For the last 15 years Katina Michael has been studying the application of humancentric radio-frequency identification (RFID). This is the potential for RFID tags and transponders to be worn or attached to the subdermal layer of the skin through implantation. There is a distinction made between RFID implants and other microcircuitry embedded beneath the skin for medical versus non-medical applications. A specific focus of this tutorial is on personal, organisational and national security. Michael specialises in socio-technical discourse and has previously worked for a large telecommunications vendor as a senior network engineer.
This workshop will cover industry basics, such as:
- Historical trends: From implants for heart pacemakers and cochlear implants to the body modification sub-culture and recent trend towards biohacking
- Industry case studies of humancentric RFID applications inclusive of Digital Angel, the VeriChip Corporation, Baja Beach Club, Citywatcher.com, Positive ID, DangerousThings, EpiCenter
- Implantee consent and rights, the implantee enrolment and registration process and industry’s social responsibility
- User design issues with respect to humancentric RFID, incorporating the process of humancentric implantation, the place of implantation, and the pros and cons of the site of implantation for usability purposes
- The current FDA regulatory environment for humancentric RFID for health applications, antichipping legislation, and general socio-ethical guidelines in the domain of bodily integrity
- Does the law have anything to say about implants in the USA?
The motivation for the workshop is not to propel the humancentric RFID industry forward but for industry leaders to understand the significance of transitioning from wearables to implantables and the accountability that goes with that from a user-centric design perspective. What humancentric RFID applications make sense, and why?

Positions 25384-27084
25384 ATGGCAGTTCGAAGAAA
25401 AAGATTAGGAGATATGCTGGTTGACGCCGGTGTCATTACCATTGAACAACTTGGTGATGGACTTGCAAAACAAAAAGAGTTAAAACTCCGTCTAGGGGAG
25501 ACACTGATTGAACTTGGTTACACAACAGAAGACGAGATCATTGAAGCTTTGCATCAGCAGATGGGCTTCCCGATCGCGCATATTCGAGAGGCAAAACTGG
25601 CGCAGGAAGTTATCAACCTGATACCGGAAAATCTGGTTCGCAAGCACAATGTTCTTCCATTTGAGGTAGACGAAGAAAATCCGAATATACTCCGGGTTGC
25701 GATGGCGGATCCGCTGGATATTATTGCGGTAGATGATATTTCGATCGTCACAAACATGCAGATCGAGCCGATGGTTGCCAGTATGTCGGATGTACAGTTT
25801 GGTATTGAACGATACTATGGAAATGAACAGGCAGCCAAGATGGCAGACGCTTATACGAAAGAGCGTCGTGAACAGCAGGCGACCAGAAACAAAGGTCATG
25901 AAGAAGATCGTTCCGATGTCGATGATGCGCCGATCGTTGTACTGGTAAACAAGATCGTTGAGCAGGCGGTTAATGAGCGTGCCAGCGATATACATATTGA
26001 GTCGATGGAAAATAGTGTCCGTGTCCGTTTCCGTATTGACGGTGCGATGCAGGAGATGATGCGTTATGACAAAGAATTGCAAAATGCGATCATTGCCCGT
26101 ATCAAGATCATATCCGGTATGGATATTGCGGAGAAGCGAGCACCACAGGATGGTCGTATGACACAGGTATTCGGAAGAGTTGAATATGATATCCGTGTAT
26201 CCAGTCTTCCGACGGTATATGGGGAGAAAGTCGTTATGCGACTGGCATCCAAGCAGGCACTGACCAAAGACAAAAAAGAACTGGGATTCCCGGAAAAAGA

Michael has delivered a TEDx talk on microchipping humans in 2012, has interviewed key informants such as Kevin Warwick (Cyborg 1.0 and 2.0), Serafin Vilaplanin (Baja Beach Club), Gary Retherford (Citywatcher.com), Amal Graafstra (DangerousThings.com), and Christofer Toumazou (Toumaz Technologies). She was a panellist in the DeuxEx launch “Mankind Divided”, and is a well-known public speaker having presented at events like Australia’s IQ2, and Dangerous Ideas Festival at the Opera House. Michael is the editor-in-chief of IEEE Technology and Society Magazine, and senior editor of IEEE Consumer Electronics Magazine. She is also Professor at the Faculty of Engineering and Information Sciences at the University of Wollongong where she is presently the Associate Dean – International. She is a senior member of the IEEE and is active in the Society for the Social Implications of Technology (SSIT) and also the IEEE Council on RFID (CRFID).